However, the company is also targeting smaller companies, a market it has been perceived as neglecting, with affordable entry-level editions of the new platform.
Due to ship before the end of this quarter, vSphere 4 is the successor to VMware Infrastructure 3 (VI3) and proclaimed by the company as "the first cloud operating system".
But VMware was also keen to point out it allows customers to build their own "internal cloud" based on infrastructure that they have already invested in.
"We are turning IT into a service, whether it is offered by an external service provider or offered internally," said Paul Harrapin, managing director of VMware Australia, at the launch today.
Harrapin said the software comes loaded with 'chargeback' reporting to allow resources to easily be billed out to users.
He said the model of cloud computing offered by Amazon and Google required organisations to "rebuild applications to lock them in to the cloud infrastructure, which is not really what enterprises are looking to do."
Most organisations, he said, want to move to a cloud model "without risk or disruption, taking the investment they have already made and seamlessly transition those applications to an internal or external cloud provider."
The major new features in vSphere are vStorage, which provides thin provisioning support; vNetwork Distributed Switch, which virtualises network connections used by virtual machines; Fault Tolerance; and vShield Zones for security.
Perhaps the most significant is Fault Tolerance, which enables single identical virtual machines to run in lockstep on separate hosts for zero downtime or data loss failover.
With vStorage, firms can make more efficient use of their storage through thin provisioning, which means virtual machines can be provided with just enough storage that can grow dynamically.
This technology works regardless of the underlying storage, according to VMware.
The vNetwork Distributed Switch "creates a network layer that spans the entire infrastructure" which makes it easier to move virtual machines around and keep their network connections intact.
Cisco has developed a compatible software switch, the Nexus 1000V, that gives administrators a single point of control for all network connections, both physical and virtual, within vSphere.
Meanwhile, vShield Zones provides a firewall service that offloads firewall handling from individual virtual machines, but keeps the policies applied to each machine intact even if they are moved around the datacentre using vMotion.
"This means your security policy moves with your application, regardless of where in the network it is hosted," Harrapin said.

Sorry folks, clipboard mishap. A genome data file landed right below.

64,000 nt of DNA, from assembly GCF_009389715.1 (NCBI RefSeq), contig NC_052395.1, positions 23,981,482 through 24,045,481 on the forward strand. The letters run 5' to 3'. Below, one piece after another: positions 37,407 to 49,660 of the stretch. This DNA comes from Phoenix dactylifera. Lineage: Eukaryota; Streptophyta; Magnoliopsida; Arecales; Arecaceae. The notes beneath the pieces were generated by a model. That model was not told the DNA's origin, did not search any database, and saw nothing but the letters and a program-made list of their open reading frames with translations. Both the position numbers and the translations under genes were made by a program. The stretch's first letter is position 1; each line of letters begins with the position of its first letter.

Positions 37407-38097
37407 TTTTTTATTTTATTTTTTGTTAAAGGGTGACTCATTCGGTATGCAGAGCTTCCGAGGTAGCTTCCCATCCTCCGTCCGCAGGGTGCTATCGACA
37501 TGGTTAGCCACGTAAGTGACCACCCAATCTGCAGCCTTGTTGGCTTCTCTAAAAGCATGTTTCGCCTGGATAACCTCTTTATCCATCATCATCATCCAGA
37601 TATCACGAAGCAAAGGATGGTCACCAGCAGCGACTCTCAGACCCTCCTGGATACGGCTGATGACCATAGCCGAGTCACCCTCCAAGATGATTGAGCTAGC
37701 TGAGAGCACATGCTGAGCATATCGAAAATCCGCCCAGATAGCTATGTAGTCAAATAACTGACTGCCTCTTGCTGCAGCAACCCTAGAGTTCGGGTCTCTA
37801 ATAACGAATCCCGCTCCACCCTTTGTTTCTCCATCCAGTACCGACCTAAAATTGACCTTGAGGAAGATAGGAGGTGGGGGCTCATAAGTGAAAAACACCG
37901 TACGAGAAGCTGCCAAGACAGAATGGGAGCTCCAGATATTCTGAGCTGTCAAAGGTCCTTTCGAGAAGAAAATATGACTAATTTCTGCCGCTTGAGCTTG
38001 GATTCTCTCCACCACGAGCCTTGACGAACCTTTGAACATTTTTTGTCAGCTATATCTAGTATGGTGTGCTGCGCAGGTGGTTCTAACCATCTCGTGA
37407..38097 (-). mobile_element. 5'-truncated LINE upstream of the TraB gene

Butler Group analyst Roy Illsley said that with vSphere, VMware is "getting towards realising the virtual mainframe", but there are still some limitations it needs to overcome.
"They have the ability to add extra CPUs and memory if necessary, but the limits are going to be on the I/O side," he said.
"The virtual network capability may prove to be the biggest innovation. By opening up the switch, this may increase IOPS [input/output operations per second] and allow deployments to scale up."
Tony Marion, director of infrastructure at The Australian Bureau of Statistics and a long-term VMware customer, said he hopes to roll-out VSphere 4 by the end of the month - which would make the Government -funded organisation the "first cab off the rank" to use the software in production.
Marion credits virtualisation for cutting his server farm from 300 physical servers to 70, and his administration staff from 40 people three years ago to just seven today.
"If we keep going with this, we might eventually be able to manage our entire environment from a single console," he said.
Marion said the most attractive part of VSphere 4 was built-in fault tolerance. "In the past we couldn't afford to have trainloads of hardware in place to have a fault tolerant web site," he said.
"Now we'll be able to do it with what we have today."
Small business editions
VMware is also releasing small business editions of VSphere 4 to counter the entrance of Microsoft into the virtualisation market.
The Essentials edition provides basic management of the free ESXi at an all-in cost of US$995 and is limited to three physical servers, while Essentials Plus adds high availability and data protection capabilities at US$2,995 for three servers.
"This will essentially counter that mistaken assertion Microsoft keeps making, that VMware is too expensive for most businesses," said David Blackman, partner director for VMware in Australia and New Zealand. "This will be pretty significant for the channel."
Illsley said that small businesses will see the value in this package, as they can consolidate multiple servers down to just a handful and get fault tolerance, traditionally a high-end feature "effectively for free".
"But have VMware done enough? They face a tough challenge because Microsoft is much better known to customers in this market, and that's where Hyper-V is aimed," he added.
For larger firms, vSphere pricing starts at US$795 per processor socket for the Standard editon, which offers basic management for consolidation. Advanced edition adds Fault Tolerance, Data Recovery for backup, and vShield Zones for US$2,245 per socket.
Moving up the scale, the Enterprise edition adds automated resource management and Storage VMotion for US$2,875 per socket, while the Enterprise Plus edition has the full set of features including vNetwork Distributed Switch for US$3,495 per socket.
There will be an upgrade path for customers running VI3, depending on what level they are at, VMware said.